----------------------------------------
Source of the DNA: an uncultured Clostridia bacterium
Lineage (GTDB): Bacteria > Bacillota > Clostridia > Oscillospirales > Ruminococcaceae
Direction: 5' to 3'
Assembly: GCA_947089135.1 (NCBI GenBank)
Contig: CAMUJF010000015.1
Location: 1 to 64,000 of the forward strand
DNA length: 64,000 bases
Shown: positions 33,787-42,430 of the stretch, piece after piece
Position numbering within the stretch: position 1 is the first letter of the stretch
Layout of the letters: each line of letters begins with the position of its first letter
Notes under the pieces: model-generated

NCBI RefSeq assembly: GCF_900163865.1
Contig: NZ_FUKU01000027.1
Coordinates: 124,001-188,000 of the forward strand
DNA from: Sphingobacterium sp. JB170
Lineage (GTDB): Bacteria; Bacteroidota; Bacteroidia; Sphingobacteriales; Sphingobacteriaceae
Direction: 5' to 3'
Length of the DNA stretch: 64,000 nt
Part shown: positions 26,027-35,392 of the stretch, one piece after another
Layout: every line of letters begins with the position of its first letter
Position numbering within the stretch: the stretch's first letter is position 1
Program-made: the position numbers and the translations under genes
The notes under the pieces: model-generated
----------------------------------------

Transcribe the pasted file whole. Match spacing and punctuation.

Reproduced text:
Source of the DNA: an uncultured Clostridia bacterium
Lineage (GTDB): Bacteria > Bacillota > Clostridia > Oscillospirales > Ruminococcaceae
Direction: 5' to 3'
Assembly: GCA_947089135.1 (NCBI GenBank)
Contig: CAMUJF010000015.1
Location: 1 to 64,000 of the forward strand
DNA length: 64,000 bases
Shown: positions 33,787-42,430 of the stretch, piece after piece
Position numbering within the stretch: position 1 is the first letter of the stretch
Layout of the letters: each line of letters begins with the position of its first letter
Notes under the pieces: model-generated

NCBI RefSeq assembly: GCF_900163865.1
Contig: NZ_FUKU01000027.1
Coordinates: 124,001-188,000 of the forward strand
DNA from: Sphingobacterium sp. JB170
Lineage (GTDB): Bacteria; Bacteroidota; Bacteroidia; Sphingobacteriales; Sphingobacteriaceae
Direction: 5' to 3'
Length of the DNA stretch: 64,000 nt
Part shown: positions 26,027-35,392 of the stretch, one piece after another
Layout: every line of letters begins with the position of its first letter
Position numbering within the stretch: the stretch's first letter is position 1
Program-made: the position numbers and the translations under genes
The notes under the pieces: model-generated